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Council makes right decision on censure

There is little doubt sitting on a local elected board can be a hard job. Hometown politicians do not get paid much, and they receive, at times, plenty of criticism.

Sometimes, even, basic decorum can fade as appears to have been the case in Joseph. Recently, the Joseph City Council removed city councilor Kathy Bingham from office as mayor pro-tem, pulled her committee assignments and forbid her to interact with city employees as part of a move to censure her.

The censure has its roots in several different areas, including five letters of complaint asserting Bingham acted inappropriately in her role as a city councilor.

One complaint the council considered the most serious was a claim from a local businessman, Gary Bethscheider, that Bingham accused him of “flipping her off” during a February council meeting. Other claims against Bingham revolved around alleged harassment of city employees and violations of executive session privacy.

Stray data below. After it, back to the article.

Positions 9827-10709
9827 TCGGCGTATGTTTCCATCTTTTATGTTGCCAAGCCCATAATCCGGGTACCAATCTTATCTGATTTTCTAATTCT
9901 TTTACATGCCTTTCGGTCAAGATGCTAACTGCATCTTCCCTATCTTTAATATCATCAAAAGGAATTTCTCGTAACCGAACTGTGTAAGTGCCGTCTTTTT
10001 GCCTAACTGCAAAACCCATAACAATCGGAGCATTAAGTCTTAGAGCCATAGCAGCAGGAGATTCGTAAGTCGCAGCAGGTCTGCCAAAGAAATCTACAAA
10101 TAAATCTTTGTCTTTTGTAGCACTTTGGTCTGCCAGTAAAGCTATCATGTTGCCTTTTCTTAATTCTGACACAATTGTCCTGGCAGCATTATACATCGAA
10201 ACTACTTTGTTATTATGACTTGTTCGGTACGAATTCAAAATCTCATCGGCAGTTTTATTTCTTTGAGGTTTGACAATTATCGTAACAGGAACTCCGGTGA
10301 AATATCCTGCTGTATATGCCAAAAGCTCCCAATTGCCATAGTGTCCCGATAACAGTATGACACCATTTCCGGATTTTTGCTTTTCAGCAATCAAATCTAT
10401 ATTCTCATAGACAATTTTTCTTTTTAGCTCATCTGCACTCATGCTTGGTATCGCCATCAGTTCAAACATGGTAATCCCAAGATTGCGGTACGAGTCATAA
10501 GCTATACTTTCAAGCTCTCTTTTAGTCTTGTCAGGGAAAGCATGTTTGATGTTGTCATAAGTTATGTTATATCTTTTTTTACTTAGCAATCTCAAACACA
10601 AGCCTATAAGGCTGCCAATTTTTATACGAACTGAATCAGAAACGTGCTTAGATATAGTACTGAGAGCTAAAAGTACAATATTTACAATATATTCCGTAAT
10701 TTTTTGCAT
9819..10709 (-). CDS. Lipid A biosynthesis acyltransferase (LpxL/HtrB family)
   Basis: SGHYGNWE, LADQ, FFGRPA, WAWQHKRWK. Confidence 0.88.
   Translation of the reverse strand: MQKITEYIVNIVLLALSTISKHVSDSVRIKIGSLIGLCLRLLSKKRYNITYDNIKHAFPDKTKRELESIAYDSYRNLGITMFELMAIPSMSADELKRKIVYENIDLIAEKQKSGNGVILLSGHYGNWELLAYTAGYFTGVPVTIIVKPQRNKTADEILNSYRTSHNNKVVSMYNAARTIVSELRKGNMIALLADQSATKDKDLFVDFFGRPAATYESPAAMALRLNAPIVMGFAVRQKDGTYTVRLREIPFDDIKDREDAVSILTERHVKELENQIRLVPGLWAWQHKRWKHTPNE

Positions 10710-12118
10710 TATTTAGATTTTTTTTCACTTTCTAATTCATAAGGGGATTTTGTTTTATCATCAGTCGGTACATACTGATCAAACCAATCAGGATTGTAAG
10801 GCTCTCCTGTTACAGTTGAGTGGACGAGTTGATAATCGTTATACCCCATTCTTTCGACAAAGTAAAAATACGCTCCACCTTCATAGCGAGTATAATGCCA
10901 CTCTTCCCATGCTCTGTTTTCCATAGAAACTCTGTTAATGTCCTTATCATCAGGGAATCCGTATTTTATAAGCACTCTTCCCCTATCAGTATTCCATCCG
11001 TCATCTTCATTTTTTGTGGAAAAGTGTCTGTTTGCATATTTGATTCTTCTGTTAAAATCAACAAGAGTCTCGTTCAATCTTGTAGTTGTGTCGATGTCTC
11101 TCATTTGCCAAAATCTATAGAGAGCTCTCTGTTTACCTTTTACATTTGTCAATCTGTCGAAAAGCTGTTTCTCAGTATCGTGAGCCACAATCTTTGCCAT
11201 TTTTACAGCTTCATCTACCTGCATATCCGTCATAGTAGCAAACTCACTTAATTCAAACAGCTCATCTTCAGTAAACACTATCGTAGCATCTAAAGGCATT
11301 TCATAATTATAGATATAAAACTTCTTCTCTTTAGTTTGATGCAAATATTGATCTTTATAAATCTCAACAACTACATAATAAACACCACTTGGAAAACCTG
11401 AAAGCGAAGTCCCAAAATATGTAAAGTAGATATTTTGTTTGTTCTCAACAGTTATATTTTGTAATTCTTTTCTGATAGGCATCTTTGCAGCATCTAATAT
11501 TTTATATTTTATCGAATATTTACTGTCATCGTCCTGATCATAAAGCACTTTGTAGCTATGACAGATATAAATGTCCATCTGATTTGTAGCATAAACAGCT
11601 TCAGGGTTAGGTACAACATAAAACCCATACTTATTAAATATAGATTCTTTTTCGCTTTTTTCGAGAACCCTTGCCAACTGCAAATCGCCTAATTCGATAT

Finally, Bingham did not act appropriately under council rules.

As far as the censure goes, the council did the right thing. Just the violation of council rules should be enough to deliver some type of rebuke from the rest of the sitting members of the elected board.

One of the inherent strengths of our political system is ordinary Americans can be elected to positions, such as a city council slot. One of its weakness is that these people are — obviously — not professional politicians.

That means democracy is almost always messy, as was the case in Joseph. Whether local politicians like it or not, when they are elected they must adhere to a certain kind of acceptable behavior.

Another problem rural politicians often run up against is the one of transparency. The challenges the Joseph City Council faced, and how they dealt with them, were and are public record. The voters have a right to review every decision made by any elected board anywhere in the United States at any time.

The Joseph City Council appears to have made the right decision. Now their task will be to move forward and leave behind the obvious dysfunction of the past.

We ask a lot of our local politicians, that is true. But they freely sought their office. Once they are elected, they have a responsibility to act appropriately.